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Call for efficient title deeds system

The European Commission and the European Central Bank has called on the Cypriot authorities to establish an efficient title deeds issuance and transfer system in a press release following the Troika’s mission to Cyprus.

Cyprus efficient title deeds systemTHE FOLLOWING statement has been issued by the staff of the European Commission and the European Central Bank following the fourth post-programme surveillance (PPS) mission to Cyprus:

European Commission staff, in liaison with staff from the European Central Bank (ECB), visited Cyprus from 19 to 23 March to conduct the fourth post-programme surveillance (PPS) mission. The mission was coordinated with an International Monetary Fund (IMF) post program monitor (PPM) mission. Staff from the European Stability Mechanism (ESM) also participated in the mission on aspects related to the ESM’s Early Warning System.

The ongoing strong recovery and the renewed reform mandate following the presidential elections provide a window of opportunity to reduce the key vulnerabilities of the Cypriot economy. Growth in 2017 outpaced projections and should remain robust, albeit somewhat decelerating over the medium term. Growth was broad-based, with buoyant tourism and construction benefitting other sectors of the economy. Consumption and investment were the main drivers of growth. The labour market situation continued to improve, with employment increasing across most sectors and unemployment rapidly falling. Despite the very favourable economic conditions, the share of non-performing loans (NPLs), private and public debt as well as youth unemployment remain high, albeit on a declining trend, while inflationary pressures continue to be weak. In addition, the persisting current account deficit warrants close monitoring, given the high level of external debt and negative households’ savings.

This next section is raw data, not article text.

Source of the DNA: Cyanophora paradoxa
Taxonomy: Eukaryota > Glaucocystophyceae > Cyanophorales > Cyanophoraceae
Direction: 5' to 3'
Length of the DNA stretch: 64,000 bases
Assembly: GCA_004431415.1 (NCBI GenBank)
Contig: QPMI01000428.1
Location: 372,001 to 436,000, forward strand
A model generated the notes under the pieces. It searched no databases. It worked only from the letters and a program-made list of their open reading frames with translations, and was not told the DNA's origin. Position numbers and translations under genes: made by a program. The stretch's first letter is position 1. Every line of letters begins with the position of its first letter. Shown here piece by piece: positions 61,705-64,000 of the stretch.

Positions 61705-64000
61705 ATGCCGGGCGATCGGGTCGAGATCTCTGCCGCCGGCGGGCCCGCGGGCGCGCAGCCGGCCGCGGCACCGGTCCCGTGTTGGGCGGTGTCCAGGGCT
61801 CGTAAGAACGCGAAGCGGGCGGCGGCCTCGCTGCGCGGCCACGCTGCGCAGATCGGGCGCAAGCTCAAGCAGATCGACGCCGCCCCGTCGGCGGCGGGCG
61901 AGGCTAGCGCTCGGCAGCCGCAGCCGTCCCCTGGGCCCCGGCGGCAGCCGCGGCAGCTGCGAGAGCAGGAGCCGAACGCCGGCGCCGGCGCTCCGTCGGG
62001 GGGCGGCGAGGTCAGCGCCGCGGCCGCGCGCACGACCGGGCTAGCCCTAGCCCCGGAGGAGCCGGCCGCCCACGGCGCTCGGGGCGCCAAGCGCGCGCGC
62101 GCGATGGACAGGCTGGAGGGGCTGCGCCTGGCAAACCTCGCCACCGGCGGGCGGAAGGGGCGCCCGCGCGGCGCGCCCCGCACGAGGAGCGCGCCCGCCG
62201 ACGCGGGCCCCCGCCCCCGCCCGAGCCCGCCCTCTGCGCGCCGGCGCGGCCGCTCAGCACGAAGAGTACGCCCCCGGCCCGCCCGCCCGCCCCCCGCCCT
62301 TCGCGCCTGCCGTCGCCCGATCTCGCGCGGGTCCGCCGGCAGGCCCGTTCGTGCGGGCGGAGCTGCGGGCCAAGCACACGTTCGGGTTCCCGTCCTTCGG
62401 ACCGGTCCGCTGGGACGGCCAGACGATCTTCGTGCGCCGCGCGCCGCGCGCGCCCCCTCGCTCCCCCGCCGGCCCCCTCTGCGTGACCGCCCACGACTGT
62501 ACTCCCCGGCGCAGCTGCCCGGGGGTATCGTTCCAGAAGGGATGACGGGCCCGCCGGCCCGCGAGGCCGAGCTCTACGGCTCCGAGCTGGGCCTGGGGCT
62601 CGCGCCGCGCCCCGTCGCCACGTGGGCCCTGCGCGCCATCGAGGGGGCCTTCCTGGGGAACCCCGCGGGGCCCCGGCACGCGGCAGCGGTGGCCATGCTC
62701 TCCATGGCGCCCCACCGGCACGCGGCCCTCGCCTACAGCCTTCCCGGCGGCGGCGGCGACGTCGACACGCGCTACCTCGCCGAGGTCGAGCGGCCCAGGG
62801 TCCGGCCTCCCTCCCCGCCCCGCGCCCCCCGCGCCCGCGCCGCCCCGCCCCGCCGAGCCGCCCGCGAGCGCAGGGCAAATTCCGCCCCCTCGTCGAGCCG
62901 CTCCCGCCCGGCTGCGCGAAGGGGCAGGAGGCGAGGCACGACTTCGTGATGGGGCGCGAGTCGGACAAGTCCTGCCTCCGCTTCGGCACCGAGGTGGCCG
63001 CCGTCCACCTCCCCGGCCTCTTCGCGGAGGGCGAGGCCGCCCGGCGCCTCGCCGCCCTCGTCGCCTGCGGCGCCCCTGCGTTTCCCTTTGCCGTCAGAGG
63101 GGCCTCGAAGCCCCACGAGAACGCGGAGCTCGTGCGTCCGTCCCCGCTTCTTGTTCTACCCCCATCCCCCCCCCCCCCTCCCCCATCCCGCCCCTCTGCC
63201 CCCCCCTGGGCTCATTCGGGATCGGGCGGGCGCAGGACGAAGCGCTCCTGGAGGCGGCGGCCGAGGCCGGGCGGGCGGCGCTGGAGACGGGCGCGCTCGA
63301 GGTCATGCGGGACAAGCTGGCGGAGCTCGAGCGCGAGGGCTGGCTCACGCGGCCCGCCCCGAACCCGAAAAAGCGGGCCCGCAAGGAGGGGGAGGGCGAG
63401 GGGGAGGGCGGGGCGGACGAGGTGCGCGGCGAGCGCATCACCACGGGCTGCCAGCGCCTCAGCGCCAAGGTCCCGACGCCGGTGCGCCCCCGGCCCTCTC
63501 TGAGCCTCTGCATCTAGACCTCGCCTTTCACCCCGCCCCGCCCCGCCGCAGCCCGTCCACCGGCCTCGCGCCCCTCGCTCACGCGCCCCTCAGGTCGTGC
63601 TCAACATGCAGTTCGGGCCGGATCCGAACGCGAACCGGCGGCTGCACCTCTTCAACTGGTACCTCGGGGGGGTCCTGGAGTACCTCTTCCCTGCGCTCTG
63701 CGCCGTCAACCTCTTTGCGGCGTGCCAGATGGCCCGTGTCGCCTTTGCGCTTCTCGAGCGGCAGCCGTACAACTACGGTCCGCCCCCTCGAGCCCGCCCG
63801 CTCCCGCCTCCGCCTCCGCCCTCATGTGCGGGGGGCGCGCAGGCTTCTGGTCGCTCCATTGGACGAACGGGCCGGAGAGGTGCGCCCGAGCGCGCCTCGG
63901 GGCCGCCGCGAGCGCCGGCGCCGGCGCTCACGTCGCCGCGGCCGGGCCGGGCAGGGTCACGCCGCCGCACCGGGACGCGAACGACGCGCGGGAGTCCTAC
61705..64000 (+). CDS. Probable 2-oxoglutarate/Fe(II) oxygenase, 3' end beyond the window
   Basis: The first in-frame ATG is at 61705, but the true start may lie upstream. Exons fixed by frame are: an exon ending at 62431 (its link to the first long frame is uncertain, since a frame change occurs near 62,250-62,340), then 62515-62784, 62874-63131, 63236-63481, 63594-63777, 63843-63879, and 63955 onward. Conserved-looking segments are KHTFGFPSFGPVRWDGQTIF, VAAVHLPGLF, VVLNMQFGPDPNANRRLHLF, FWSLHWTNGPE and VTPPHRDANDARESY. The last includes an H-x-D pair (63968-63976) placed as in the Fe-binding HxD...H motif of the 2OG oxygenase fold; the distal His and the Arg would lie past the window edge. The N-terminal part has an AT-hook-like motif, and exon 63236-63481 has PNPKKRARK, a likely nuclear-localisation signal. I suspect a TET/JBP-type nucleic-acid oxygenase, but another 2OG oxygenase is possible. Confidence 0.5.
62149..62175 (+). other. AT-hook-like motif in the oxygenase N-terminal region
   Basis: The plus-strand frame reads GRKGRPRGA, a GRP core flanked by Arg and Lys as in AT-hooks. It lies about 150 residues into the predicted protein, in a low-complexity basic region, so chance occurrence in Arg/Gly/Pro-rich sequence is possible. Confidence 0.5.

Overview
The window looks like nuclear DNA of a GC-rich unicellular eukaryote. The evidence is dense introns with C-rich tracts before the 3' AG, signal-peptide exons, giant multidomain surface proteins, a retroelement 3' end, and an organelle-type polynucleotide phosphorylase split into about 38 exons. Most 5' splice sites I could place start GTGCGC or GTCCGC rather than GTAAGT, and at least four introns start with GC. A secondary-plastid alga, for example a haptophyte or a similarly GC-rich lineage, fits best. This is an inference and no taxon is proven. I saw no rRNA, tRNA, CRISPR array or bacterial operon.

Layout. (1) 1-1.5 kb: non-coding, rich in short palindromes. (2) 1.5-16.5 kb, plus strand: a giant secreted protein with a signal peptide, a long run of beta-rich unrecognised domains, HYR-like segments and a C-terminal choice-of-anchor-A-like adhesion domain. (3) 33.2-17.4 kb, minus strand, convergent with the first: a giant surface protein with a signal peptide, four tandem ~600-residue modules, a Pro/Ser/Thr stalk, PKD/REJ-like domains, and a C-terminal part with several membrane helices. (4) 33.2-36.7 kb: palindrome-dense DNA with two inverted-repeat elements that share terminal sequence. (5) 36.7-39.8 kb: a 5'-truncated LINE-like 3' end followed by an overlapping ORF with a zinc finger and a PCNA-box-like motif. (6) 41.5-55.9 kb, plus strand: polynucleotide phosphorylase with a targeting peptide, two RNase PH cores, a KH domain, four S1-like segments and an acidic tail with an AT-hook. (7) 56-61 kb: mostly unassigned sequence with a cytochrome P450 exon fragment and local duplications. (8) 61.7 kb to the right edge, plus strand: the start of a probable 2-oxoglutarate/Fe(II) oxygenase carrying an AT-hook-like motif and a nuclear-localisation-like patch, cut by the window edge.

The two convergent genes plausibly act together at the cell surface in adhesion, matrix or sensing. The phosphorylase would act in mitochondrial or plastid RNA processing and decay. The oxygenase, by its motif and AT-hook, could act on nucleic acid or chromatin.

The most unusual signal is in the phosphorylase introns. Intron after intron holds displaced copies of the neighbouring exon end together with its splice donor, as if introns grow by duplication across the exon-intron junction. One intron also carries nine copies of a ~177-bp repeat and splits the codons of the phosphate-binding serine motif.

The positive macroeconomic environment combined with prudent fiscal policy have resulted in a remarkably strong fiscal position, yet a continued prudent fiscal stance remains warranted given the still-high level of public debt and risks to the fiscal outlook. Fiscal performance once more outperformed projections in 2017, mainly driven by buoyant tax revenues and, to a lesser extent, lower-than-expected expenditure. However, uncertainties and risks remain, such as contingent risks from the banking sector and the fiscal impact of the healthcare reform. A continuous prudent budgetary policy remains essential to ensure that temporary revenue windfalls do not give rise to permanent increases in expenditure and to safeguard fiscal sustainability in line with the requirements of the preventive arm of the Stability and Growth Pact.